Another variation for those with short attention spans or who enjoy variety is to attack all four courses at once over a whole year. Each course would be divided into four 8-week mods spanning the entire year, which translates to two 8-week mods a semester.
The idea is to granny step what amounts to a single giant leap for part-time students. This way they can accomplish a large task in smaller increments, and failure doesn’t mean returning to step one and starting all over again. Every success builds capital, and the failures are minimized.
Another twist in this Lego model is to build in self-pacing. In other words, students can work ahead, slow down, or keep pace. To sustain engagement and interaction among students, a continuous network of online forums is necessary. That is, a forum is devoted to each mod and students are required to participate. Thus, while they’re spread out over real time, they share virtual asynchronous discussion spaces. In Sakai and other LMSs, the discussion board has a feature that allows students to monitor without having to log in to a forum. When there’s a post, they’re automatically notified. Thus, even when they’ve moved on to other mods and forums, they can still participate in previous discussions. Built into LMSs is a private mail (PM) feature that allows one-to-one conversations, providing a means for students to reach out to individuals.
For a multi-semester, year-long block of courses to work, students would need to develop blog portfolios in WordPress or Blogger to share drafts and projects. These blogfolios could also be used to display students’ mod badges, which not only showcase accomplishments but notify classmates that they are resources for help in completing specific mods.
This Lego approach could also be MOOCed. Students and non-students could be allowed to register for free and caps could be lifted. The first assignment could be used to sort the serious from the merely curious. The former could then be gathered into a more closely guided group while the others are allowed to participate in the general environment. All would be able to earn badges. However, to have them turned into credits, the student would need to pay the course fee and submit her blogfolio for assessment by instructors.
In this MOOC variation, student interaction would play a critical role, and grouping the serious students assures that the quality of discussions is high. Also, participation and quality of comment would be a factor in grading. This peer review process is needed to offset the instructor’s workload when MOOC class sizes are large.
The number of students completing a MOOC will be considerably smaller than the number who enroll. Ten to 20% is probably in the ballpark. However, the actual number may still be equal to if not greater than regular classes. Noncompleters, too, gain a lot. In this relatively nonthreatening exposure to a course, they can still earn badges and gain enough confidence to retake the MOOC for credit at a later date.
In this rambling discussion, I’ve described a few technologies such as LMSs, discussion forums, MOOCs, and blogfolios, but these can be adapted for use in blended as well as completely online courses. In fact, flipped approaches are natural outgrowths. Students do most if not all the content mastery and discussion work online and out of class while class time is devoted to activities that benefit from F2F interaction with the instructor and classmates.
The advantage of online approaches is best realized among part-time students for whom traditional time and space requirements are obstacles. Finding the time and means to attend a class in person at a specific time in a specific place is difficult if not impossible when juggling job and family demands. A creative approach to managing online offerings could go a long way toward creating a disruptive model that works for part-timers.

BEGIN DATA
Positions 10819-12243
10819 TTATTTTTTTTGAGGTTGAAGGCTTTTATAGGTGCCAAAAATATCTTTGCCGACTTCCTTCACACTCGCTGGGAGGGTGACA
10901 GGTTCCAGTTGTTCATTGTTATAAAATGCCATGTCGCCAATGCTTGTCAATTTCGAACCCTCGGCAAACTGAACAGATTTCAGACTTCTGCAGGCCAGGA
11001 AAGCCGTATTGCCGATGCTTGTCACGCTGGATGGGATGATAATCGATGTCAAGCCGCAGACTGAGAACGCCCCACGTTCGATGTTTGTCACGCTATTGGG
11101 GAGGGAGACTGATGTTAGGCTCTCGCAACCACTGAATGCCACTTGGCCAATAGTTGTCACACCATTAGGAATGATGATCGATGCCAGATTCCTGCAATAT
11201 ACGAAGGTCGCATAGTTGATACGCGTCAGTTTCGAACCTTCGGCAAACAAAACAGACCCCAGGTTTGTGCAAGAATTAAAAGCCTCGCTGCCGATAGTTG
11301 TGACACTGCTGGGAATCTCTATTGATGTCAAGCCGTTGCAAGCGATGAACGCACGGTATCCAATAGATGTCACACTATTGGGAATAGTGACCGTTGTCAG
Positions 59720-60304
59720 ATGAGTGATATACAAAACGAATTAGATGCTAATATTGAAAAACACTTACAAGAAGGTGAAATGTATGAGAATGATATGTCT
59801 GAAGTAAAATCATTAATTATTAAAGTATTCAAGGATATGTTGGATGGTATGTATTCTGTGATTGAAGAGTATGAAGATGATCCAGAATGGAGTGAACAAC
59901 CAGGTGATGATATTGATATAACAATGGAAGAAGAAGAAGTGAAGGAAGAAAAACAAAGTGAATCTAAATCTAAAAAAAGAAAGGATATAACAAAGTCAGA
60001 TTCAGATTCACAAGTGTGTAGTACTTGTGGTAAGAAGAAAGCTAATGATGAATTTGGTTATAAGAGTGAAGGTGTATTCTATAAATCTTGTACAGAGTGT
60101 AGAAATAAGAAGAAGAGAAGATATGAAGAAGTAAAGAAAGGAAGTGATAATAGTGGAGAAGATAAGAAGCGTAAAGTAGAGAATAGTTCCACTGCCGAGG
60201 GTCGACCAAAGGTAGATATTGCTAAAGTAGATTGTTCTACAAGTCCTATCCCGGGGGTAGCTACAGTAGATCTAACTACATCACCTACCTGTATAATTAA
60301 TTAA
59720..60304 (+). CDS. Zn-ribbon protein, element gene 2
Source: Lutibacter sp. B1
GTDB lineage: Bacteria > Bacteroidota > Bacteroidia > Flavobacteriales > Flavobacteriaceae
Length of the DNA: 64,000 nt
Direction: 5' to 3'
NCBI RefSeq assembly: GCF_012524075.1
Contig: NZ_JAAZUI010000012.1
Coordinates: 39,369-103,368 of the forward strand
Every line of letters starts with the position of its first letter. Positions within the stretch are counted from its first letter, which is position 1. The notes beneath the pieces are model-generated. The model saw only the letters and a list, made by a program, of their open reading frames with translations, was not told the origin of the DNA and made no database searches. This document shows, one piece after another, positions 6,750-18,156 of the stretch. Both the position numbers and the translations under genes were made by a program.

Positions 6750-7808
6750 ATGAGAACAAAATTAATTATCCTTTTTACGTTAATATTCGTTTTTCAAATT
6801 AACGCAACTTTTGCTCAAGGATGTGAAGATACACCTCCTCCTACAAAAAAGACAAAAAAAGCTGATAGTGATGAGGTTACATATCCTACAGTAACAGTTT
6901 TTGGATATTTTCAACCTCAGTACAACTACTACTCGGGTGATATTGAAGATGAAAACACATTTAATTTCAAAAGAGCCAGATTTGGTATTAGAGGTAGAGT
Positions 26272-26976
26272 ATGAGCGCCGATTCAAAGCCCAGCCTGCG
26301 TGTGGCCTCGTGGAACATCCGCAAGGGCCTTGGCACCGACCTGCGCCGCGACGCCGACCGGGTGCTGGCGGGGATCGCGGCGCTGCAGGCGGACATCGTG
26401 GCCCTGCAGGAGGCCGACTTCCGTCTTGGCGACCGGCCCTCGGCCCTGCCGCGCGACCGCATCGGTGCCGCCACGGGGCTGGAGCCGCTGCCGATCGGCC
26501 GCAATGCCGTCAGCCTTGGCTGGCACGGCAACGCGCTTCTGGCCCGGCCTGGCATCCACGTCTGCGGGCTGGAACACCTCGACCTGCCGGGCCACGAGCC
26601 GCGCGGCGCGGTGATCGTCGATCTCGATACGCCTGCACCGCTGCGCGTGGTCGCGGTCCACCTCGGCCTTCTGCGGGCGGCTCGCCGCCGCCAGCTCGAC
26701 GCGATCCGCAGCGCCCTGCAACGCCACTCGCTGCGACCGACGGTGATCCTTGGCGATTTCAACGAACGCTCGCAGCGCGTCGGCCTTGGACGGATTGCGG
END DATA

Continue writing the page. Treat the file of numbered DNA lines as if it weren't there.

Finally, in this discussion, I’ve been careful to weigh in with ideas that are sustainable. This Lego model is based on existing technology, staff, and procedures. It doesn’t require new software or hardware. It doesn’t depend on hiring additional staff. The blogs I’ve mentioned are available at no cost on the web. Nearly all colleges have LMSs. Discussion forums are familiar to most faculty and students.
Most faculty already use blended approaches in which course resources are accessible online via LMSs. Dividing them into Lego blocks or modules is a relatively simple task. Thus, many courses can be easily massaged to fit into this adjustable modular scheduling system.
Devising procedures to facilitate this scheduling and grading process may be a bit challenging at first for the records office, but it can be made to fit in nicely with existing practices.
Perhaps the greatest asset of this Lego approach is scalability. Over time, instructors could work at refining and improving their online learning modules with brief videos and other media, open web content, etc. Students could be included in the building of knowledge bases. Instructors could experiment with varying levels and types of F2F and online blends, or develop the means to move completely online.
The ultimate beneficiaries of an adjustable modular scheduling approach are part-time students who arrive at our gates in the thousands, looking for a way to make college a part of their demanding lives. By exploring and developing new ways to serve them, we transform the community college system into a dynamic gateway for upward mobility in the 21st century.
This approach could also serve as a fallback or safety net for traditional students who find that circumstances in their life have changed and they can no longer attend college on a full-time basis. Instead of dropping out, they can drop in to an alternative system.
In closing, I realize that I’ve only skimmed the surface of ideas and that much more thought needs to go into this approach before it can ever be applied. Please don’t hesitate to comment. Your questions, concerns, and suggestions will only help to further the discussion.
1 Time Is the Enemy, Complete College America, 2011.
2 Center for Community College Student Engagement. (2012). A Matter of Degrees: Promising Practices for Community College Student Success (A First Look). Austin, TX: The University of Texas at Austin, Community College Leadership Program.